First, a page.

Babatunde Fashola, the Hon. Minister of Power, Works and Housing, has reiterated the federal government’s commitment to pursuing renewable and low carbon energy at low cost to a logical conclusion in the near future.
Fashola reaffirmed this yesterday in his keynote address presented at the energy focused “Africa Today Summit” held in Abuja with the topic: “The Outlook for Nigeria – Energy options in a Low-cost and Low Carbon World: Which Way Nigeria and Africa.”
According to the Minister, the commitment stands firm on the tripod of necessity, contract, and policy.
“Let me be clear and unequivocal by saying upfront that our commitment as a Nation and Government to pursue renewable and low carbon energy at low cost is clear, firm and unshaking. But this is not all. It is a commitment driven by necessity, contract and policy,” the Minister said.
Explaining the concept of necessity, Fashola said as a nation whose energy source has been 85% gas fired and 15% hydro, Nigeria has always experienced shortage when there is any issue upstream of the oil and gas industry, thus necessitating the need to diversify the energy source as evident in the energy mix programme of the federal government.
“This made us very vulnerable as a nation whenever there was a gas shortage or failure for any reason including wilful damage to Gas pipelines and assets.
“This much was evident in 2016 when we had no less than 20 attacks on our Gas pipelines.
“Our response of course has been to diversify our energy sources and optimize other assets for power production by producing an Energy Mix that targets a 30% component of renewable energy out of the Gross energy we produce by 2030.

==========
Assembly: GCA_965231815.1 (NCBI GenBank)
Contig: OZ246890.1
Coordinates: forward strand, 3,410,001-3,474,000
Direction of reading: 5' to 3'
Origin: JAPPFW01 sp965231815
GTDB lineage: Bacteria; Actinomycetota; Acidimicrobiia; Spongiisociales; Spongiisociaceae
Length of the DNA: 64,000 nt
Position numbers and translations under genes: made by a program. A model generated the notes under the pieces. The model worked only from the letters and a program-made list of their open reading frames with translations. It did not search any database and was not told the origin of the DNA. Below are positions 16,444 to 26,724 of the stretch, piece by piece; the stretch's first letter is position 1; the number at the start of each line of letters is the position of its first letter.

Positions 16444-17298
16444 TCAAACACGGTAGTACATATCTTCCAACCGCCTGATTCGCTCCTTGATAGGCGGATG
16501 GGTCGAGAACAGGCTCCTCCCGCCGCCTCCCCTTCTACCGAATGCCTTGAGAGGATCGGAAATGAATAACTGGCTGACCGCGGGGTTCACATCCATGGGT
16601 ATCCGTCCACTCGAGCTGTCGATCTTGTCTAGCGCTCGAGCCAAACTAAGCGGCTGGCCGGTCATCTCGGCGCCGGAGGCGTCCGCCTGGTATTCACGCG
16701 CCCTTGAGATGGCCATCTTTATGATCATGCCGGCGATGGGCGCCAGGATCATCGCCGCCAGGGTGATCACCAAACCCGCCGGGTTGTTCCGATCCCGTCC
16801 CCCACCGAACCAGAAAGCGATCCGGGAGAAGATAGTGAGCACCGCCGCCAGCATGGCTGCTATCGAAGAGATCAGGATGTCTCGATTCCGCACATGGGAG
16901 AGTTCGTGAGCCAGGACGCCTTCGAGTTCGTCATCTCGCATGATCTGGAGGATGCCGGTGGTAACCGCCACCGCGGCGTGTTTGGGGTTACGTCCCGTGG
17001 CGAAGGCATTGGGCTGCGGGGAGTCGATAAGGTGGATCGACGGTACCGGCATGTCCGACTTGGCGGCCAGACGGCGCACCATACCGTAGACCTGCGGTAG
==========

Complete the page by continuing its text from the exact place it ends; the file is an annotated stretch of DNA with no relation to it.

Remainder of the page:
“We have also matched our intent with actions such as signing 14 solar Power Purchase Agreement (PPAs) with 14 Developers with the potential to deliver over 1,000 MW of solar power, the Minister said.
On the contract, Fashola noted that Nigeria is one of the early signatories to the Paris Climate Change Agreement, which signatories were committed to low carbon energy sources as a contribution to helping the global community protect our climate.
He equally noted that the commitment is driven by policy embedded in the Economic Recovery and Growth Plan (ERGP), where one of the 5 pillars is Energy sufficiency in power and petroleum products.
The Minister said that even as attention is on growing the grid, off-grid power is also being encouraged.
“While we have expanded the National Grid capacity for on- grid power from 5,000 MW in 2015 to 6,900 MW in September 2017, we are mindful that quick access to power will be easier to achieve by off-grid connections.
“Therefore, through the Nigerian Electricity Regulatory Commission (NERC) we have issued mini grid Regulations to guide registration and licencing for small consumers and off-grid developers seeking to produce up to 100 kilowatts and over 100 kilowatts and up to 1 megawatts respectively,” he said.
According to him, the national policy for pioneer status has been revised by the Ministry of Industry Trade and Investment and approved by the Federal Executive Council to include solar panels, Solar Home Systems, light emitting diodes, batteries other components that support solar systems which can be manufactured in Nigeria.